On November 8, 2011, Anthony Shadid wrote: The House of Assad evokes an imperial sense of power, or at least its trappings, with iconography that one scholar described as infused with “laudatory slogans and sempiternal images.”
But my first impression of Rami Makhlouf, President Bashar al-Assad’s cousin and one-time confidante, was of his unassuming quality. Here was a tycoon, a figure as rich as he was loathed, who eschewed formalities and ceremony. I had seen it before, in men like Saad Hariri, a former prime minister in Lebanon, lavished with so much privilege and so much wealth that pretensions become unnecessary. Even his most brazen threats seemed more pleading than menacing, as if I should understand the logic behind them. Don’t the Israelis know that they will suffer if we do; don’t the Europeans; don’t the Americans realize that we are the bulwark before forces that they can’t imagine — Islamists, chaos, wars roiling an already combustible region?
By the end of several hours interviewing Makhlouf in May, it was not pomp, not imagery and not detachment that denoted the imperium. It was the pronouns. The way he used them said much about how power has been exercised in the Arab world and why it has finally begun to crumble.
“We believe there is no continuity without unity,” he told me. “As a person, each one of us knows we cannot continue without staying united together.”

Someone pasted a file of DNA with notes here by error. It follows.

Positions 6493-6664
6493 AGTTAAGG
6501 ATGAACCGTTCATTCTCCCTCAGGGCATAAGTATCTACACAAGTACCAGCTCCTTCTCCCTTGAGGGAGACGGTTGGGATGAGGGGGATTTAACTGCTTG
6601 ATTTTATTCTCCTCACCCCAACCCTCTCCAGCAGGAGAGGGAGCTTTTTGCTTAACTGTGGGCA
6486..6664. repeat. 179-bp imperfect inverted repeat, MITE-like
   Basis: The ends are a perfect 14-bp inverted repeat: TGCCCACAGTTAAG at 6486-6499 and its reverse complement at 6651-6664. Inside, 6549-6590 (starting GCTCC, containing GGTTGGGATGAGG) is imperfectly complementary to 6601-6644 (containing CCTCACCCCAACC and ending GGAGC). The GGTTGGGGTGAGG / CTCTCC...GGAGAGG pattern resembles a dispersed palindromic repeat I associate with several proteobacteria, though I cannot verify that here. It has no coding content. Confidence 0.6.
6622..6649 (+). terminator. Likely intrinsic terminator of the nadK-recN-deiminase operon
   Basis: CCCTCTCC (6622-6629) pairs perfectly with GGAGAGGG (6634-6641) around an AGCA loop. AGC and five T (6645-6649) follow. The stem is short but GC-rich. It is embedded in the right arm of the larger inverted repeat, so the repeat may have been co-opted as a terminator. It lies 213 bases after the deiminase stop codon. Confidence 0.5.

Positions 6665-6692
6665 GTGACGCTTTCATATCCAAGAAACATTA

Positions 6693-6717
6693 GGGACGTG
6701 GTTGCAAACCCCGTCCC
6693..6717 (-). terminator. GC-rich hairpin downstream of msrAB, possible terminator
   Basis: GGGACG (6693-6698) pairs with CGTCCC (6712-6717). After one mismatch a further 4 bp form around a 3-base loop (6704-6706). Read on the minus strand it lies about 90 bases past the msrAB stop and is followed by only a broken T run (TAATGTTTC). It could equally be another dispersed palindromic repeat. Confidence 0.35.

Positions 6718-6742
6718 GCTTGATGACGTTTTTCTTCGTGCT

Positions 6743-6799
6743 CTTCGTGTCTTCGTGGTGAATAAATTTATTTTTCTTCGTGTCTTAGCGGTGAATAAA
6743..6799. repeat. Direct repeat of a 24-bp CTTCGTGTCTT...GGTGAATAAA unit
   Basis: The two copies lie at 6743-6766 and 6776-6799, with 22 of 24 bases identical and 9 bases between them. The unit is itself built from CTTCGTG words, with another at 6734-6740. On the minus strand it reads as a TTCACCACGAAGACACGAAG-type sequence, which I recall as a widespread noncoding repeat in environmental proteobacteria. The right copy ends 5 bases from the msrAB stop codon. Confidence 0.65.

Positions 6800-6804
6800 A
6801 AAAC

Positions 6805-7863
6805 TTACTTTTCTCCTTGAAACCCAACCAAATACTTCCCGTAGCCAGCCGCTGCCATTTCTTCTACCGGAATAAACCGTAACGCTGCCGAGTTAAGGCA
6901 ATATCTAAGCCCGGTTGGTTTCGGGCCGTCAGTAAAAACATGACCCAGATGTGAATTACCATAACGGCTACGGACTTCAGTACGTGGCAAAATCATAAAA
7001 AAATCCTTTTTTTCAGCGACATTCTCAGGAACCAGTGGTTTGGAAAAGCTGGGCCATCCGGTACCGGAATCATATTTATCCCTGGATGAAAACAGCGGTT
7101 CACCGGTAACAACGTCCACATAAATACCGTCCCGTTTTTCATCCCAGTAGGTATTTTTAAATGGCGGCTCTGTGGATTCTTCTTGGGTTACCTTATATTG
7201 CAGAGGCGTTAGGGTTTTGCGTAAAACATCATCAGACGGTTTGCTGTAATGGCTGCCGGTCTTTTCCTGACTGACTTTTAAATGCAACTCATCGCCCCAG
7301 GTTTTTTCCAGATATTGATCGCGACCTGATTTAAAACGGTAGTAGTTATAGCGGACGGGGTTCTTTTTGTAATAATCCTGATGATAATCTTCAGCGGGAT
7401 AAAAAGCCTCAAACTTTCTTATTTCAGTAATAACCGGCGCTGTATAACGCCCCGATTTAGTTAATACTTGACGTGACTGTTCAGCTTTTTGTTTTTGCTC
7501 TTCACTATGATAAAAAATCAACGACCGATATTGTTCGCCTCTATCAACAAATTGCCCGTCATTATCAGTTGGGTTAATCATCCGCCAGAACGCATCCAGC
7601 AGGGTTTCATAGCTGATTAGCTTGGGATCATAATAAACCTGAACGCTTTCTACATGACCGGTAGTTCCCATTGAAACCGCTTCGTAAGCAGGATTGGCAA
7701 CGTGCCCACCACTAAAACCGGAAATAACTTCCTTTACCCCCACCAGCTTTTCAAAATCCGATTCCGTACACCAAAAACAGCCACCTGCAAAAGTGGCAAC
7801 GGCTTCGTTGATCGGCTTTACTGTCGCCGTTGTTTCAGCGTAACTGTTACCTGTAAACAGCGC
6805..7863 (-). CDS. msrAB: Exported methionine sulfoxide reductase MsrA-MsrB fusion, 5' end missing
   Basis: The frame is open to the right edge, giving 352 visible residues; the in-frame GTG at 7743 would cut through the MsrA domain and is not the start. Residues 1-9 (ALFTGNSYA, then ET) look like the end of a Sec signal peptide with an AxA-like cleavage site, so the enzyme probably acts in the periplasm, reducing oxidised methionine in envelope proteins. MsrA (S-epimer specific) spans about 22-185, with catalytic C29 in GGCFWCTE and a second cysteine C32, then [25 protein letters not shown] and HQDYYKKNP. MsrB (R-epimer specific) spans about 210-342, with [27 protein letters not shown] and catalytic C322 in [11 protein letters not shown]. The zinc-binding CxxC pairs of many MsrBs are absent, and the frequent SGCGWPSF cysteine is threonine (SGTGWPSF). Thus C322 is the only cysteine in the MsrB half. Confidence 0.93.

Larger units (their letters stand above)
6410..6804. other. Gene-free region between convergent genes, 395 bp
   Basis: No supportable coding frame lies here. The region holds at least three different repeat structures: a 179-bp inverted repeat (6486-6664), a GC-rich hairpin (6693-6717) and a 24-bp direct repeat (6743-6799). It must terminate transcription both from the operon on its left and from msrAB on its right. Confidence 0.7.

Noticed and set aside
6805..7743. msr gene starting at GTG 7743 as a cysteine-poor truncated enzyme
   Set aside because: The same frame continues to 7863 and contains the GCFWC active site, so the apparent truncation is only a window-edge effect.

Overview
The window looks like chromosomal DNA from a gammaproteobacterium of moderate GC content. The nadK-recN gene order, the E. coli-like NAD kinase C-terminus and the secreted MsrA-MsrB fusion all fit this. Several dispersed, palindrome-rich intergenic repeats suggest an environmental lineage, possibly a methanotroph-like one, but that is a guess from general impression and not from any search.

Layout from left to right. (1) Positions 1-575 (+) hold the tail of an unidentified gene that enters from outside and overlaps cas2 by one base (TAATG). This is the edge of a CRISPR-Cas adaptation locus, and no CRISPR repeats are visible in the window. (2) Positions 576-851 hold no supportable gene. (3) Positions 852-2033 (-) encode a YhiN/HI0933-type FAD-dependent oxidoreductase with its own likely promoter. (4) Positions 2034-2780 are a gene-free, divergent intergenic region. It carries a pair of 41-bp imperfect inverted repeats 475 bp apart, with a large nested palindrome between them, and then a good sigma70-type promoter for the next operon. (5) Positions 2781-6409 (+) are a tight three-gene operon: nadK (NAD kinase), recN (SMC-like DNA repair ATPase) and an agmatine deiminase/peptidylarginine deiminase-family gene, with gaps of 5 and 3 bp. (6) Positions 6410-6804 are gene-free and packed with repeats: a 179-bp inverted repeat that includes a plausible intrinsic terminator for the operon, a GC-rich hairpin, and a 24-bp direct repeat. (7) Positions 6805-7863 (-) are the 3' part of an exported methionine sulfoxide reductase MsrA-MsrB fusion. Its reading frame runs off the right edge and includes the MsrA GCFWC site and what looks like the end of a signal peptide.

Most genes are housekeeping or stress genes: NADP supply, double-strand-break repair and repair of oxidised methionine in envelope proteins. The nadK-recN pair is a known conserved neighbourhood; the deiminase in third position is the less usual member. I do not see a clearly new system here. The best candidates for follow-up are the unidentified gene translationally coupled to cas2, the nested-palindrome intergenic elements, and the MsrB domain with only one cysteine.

He echoed an Arabic proverb – alaya wa ala aadai’i ya rab.
Translated loosely, it means that we won’t go down alone.
“We will not go out, leave on our boat, go gambling, you know,” he told me at his plush, wood-paneled headquarters in Damascus. “We will sit here. We call it a fight until the end.” He added later: “They should know when we suffer, we will not suffer alone.”
What Makhlouf, a businessman with no title, no official capacity save his membership in the president’s family, suggested was that Syria belonged to them: its property and people, their aspirations and fate, their history and their future. In essence, consciously or not, he gave voice to the sign that has long marked the crossing for visitors across the rocky wadis dividing Lebanon and Syria.
“Assad’s Syria,” it reads. [Continue reading…]